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Southern California Law Review

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It is a commonplace of American law that corporations are fictional. This is silly - corporations are all too-real (after all, most of us work for one, most of the physical goods on which we depend are made by them, the quality (and lack of quality) of our physical environment is dependent on their decisions, and much of our cultural life is dominated by them). It is shareholders that are the legal fiction.

The shareholders of corporate law are entirely imaginary creatures who have one interest alone: the maximization of returns from holding shares of a single corporation. The law models shareholders as if they were aliens, with no interest in the society in which the corporation functions; as if they were undiversified, with no investments in competing companies; as if they were shareholders alone, with no interests as employees, consumers, suppliers, neighbors, citizens or human beings; and as if they were nihilists, with no values or morality to counter-balance their desire for profit.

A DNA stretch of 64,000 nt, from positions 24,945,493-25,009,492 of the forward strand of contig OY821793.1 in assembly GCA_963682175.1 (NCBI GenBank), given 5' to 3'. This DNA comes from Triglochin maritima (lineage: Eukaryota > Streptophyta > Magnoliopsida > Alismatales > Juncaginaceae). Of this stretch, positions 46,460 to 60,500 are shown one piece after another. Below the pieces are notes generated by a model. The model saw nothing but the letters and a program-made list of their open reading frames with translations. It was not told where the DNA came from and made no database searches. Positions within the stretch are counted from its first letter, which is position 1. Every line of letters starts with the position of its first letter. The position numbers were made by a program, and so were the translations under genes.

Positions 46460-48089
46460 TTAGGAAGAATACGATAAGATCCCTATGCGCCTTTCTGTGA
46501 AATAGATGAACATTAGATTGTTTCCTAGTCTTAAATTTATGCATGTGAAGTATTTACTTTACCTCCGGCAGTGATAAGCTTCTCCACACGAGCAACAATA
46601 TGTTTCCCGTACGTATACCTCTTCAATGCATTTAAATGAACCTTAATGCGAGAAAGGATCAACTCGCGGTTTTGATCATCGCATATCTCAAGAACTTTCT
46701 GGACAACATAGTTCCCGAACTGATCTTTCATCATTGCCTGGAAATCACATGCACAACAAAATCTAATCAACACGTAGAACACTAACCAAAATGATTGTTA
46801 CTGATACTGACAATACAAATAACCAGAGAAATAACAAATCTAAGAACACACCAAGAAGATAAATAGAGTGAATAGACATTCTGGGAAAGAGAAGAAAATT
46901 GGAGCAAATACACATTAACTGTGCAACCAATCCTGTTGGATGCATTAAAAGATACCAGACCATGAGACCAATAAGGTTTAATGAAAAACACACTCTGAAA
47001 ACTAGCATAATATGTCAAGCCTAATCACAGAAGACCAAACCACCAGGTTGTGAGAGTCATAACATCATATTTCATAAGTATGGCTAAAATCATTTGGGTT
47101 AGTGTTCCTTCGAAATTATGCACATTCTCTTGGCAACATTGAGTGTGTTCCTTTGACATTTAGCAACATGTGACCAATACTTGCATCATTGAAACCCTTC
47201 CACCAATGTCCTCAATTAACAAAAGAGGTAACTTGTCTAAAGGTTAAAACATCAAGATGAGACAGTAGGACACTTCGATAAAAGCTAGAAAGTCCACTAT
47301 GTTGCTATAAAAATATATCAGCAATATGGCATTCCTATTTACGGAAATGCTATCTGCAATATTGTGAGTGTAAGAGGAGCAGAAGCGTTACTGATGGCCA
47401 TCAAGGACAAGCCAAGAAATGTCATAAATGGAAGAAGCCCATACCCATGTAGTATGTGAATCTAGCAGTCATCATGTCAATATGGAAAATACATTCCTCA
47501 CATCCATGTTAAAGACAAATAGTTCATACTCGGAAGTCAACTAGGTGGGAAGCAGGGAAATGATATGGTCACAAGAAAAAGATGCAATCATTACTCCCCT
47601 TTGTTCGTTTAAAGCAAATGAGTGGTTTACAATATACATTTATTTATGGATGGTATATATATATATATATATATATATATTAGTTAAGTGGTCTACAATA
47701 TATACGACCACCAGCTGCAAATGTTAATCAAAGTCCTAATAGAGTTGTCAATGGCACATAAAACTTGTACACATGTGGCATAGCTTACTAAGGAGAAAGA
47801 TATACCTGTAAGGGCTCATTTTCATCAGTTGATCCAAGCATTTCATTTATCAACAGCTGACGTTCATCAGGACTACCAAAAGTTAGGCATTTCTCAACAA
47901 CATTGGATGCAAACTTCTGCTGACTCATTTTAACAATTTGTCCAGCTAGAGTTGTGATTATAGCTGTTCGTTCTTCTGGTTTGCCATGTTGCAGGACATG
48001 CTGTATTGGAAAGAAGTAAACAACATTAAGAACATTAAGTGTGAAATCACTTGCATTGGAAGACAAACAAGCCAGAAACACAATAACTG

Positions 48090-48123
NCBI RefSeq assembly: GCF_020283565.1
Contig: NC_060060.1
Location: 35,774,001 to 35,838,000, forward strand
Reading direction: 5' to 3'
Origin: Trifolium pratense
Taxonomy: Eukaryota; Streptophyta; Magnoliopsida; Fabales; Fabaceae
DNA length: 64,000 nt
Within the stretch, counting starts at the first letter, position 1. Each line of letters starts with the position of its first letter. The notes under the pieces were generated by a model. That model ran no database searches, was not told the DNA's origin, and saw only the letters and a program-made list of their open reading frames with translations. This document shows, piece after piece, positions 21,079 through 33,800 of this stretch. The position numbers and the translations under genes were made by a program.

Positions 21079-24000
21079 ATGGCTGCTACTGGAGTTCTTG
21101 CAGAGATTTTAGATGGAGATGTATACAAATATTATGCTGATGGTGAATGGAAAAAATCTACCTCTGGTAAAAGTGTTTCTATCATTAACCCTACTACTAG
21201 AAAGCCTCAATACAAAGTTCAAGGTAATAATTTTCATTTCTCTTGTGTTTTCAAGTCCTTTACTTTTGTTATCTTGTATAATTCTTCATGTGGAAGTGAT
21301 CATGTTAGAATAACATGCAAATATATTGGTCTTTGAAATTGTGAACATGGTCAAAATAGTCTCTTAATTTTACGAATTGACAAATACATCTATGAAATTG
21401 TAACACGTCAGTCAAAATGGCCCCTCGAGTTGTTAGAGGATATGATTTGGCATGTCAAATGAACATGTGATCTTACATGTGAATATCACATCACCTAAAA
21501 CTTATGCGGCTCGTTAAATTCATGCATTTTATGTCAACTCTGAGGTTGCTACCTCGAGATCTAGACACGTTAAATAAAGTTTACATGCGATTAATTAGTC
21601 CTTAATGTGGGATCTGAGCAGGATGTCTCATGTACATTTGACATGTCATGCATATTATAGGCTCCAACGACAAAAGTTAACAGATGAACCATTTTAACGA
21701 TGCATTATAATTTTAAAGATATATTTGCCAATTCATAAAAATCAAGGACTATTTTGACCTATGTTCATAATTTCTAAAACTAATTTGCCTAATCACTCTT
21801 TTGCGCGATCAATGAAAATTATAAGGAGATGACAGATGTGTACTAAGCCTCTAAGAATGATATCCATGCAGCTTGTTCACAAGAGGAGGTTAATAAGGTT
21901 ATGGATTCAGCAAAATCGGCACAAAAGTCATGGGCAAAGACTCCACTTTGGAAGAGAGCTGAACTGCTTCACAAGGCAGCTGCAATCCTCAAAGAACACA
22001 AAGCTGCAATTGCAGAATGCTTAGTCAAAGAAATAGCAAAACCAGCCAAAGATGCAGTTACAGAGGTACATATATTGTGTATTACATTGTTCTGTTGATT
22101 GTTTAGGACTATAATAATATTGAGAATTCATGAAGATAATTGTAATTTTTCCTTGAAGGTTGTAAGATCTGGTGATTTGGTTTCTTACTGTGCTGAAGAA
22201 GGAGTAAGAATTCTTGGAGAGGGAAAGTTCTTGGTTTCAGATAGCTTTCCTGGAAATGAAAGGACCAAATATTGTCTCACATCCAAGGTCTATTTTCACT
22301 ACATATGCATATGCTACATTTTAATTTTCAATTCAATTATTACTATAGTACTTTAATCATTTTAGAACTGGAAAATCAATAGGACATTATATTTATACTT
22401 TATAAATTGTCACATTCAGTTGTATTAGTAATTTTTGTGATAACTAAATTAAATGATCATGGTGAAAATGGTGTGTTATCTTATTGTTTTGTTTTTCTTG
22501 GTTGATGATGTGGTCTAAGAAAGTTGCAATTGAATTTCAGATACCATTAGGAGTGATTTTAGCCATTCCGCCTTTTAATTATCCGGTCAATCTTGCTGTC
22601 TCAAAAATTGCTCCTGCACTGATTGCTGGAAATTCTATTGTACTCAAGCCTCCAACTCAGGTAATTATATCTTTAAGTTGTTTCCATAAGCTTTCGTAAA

Moreover the reality of the stockmarket means that these fictional shareholders influence the corporation as if they were eternal and rootless, with no commitments to any particular time, place, product or process. Obviously, no human being shares these interests or values.

Both corporate law and the legally structured marketplace for corporate control give the fictional shareholder - reified as institutional investors and the stockmarket itself - enormous real power in our corporations. In effect, we have enslaved our most powerful governance institutions to an entirely artificial and utterly one-sided role.



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